Sky being chased by Orange, Canal+, ProSiebenSat in addressable ads

While it has become trendy in advertising to knock the new and flatter the old, there were some key new announcements at the Future TV Advertising Forum. We are used to being told ad nauseum how wonderful Sky is, for its 4 year old Adsmart program, which has introduced addressable advertising in the UK, and this year it has moved across Europe to Germany and Italy. But this year we also saw moves from Orange working alongside Canal+ and a new experiment from ProSiebenSat, worthy of considerable note because it is built around Germany’s broadcast broadband hybrid protocol HbbTV.

Germany is now reaping the benefits of moving early in this hybrid format, circa 2009, and also for not making the system too complicated or overly structured. At the same time the UK adopted what has become YouView, and there are, as yet, not even any experiments using this technology, perhaps because it is overly restrictive.

ProSiebenSat’s Thomas Port, MD of Media SE, told the audience experiments began there a year ago using data to select the right advert for the right audience using “Switch in” to replace those which are on the broadcast stream.

The Switch-In service is sold in three layers, of different advert numbers and reach as classic, freestyle and XXL, and Port had clear data on its success. Normal advertising which did not use these addressable functions raise awareness of the client in 24% of an audience with 5% being able to actively recall the brand’s name. Switch in at the classic level led to 31% being aware of the brand, and 14% being able to recall the name, while at the XXL level this went up to 38% of the audience being aware, and 20% on recall. That’s four times as many being able to remember what brand ran what ad as existing advertising.

The addressability at the lowest level allowed selection of a geography or a device type, refined down to an IP address, it can send a different advert depending upon the weather and also use AG+ demographic data, age, gender, whether single or married, and can target specific time slots.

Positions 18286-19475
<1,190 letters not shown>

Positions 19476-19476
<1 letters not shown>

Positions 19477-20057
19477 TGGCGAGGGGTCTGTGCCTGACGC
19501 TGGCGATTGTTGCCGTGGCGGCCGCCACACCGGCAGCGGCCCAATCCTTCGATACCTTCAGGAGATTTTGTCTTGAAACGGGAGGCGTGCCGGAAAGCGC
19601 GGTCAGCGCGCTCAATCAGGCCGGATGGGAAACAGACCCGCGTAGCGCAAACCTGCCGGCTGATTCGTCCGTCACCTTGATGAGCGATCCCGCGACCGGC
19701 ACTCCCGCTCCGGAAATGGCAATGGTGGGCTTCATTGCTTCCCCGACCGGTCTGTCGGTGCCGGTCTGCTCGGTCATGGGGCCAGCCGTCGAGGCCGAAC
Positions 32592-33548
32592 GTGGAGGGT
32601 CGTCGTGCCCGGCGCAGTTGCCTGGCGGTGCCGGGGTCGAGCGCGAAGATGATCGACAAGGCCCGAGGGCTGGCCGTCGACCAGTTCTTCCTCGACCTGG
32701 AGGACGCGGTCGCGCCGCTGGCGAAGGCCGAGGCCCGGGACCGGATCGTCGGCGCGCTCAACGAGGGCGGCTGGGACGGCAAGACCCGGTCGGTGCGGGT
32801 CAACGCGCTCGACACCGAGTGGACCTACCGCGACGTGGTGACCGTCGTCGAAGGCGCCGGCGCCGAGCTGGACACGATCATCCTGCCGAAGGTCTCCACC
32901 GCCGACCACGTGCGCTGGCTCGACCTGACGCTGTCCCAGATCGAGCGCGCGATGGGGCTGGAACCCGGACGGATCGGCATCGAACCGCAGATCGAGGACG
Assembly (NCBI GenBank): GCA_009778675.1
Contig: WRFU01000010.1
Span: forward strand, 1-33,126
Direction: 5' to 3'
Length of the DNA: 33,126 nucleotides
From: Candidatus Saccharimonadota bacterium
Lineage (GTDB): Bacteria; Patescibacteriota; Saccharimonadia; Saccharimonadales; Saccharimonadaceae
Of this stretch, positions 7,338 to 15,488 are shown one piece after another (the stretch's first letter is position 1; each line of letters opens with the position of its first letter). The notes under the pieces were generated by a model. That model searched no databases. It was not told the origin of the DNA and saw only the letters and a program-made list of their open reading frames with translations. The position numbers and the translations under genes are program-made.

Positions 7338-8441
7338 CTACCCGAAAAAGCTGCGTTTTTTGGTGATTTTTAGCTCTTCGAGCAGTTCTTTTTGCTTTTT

Basically all campaigns to date have been extensions to normal advertising, with replacement ads or switch-ins added to the select audience, usually 4 switch-ins per device although we were unclear over what period of time. Now ProSiebenSat is moving towards predictive behavioral targeting, and can deliver different campaigns to different segments – for instance this may be as simple as showing a single man a car advert involving other single men, and the family using a car when advertising to a family.

“There are privacy issues in Germany,” Port said, and a knowing flutter of sympathy came from the audience, and he explained that although it is far easier to export data from a home in the US and even in the UK, in Germany there was just about enough data allowed to leave the home to just about get the job done, but only if you knew what you were doing.

Port said that his experiment, about to go mainstream now that 200 campaigns have been completed, yielded the highest paying adverts of his entire company. He talked about reaching just under 50% of the audience using the broadband connection of HbbTVs to insert the Switch-in adverts, having access to some 43 million people, in about 18 million homes, showing that addressability in broadcast, was ready to become a real force in Germany.

The two speakers from Orange and Canal+ told of an 18 month experiment that they have been involved with using the return data acquired from the IPTV operators in France. Thibault Mathieu, director of Anticipation for multiscreen services at Orange, called for law changes in France, “It is illegal to broadcast one thing to one member of the audience and then to change it for another,” he informed an incredulous conference, but this change was now understood by politicians and well under way.

Orange will be ready to hit 60% of the TV audience in France when that change is made, because that’s how many set tops are connected to a two way broadband system and Orange has a 40% market share of those devices.

The proof of concept was initially carried out on “Replay” audiences – on demand, back catalog delivery, and uses anonymized data, with a high degree of privacy, achieved by changing the unique identity of each set top once every day, and this still relies on an opt in process from the viewer. It uses the SCTE 35 ad insertion rules which use cue tones in MPEG transport stream to drive ad insertion, and the two companies shared it across multiple operators, all those who took Canal+ content (which is all of them in France).

This September Orange and Canal+ went onto a proof of concept for Live TV channels, and they now have an SNPTV (official French advertising syndicate) agreement in place for personalized advertising and are about to begin the business in anger.

Mathieu pointed out, “30% of viewers zap during the ad break in France, and we had to build a new generation of media player for the set tops to cater for this.” He then showed how a campaign worked, taking a viewer out of the multicast for one ad break from a list of say 5 consecutive adverts and then putting them back into the multicast for the next adverts and then high-jacking them once again, later in the ad break. While he did not give out effectiveness details in the way that ProSiebenSat did, we could hear the sounds of salivating agencies behind us, keen to take the new concept to market in both Germany and France as soon as they got out of the room.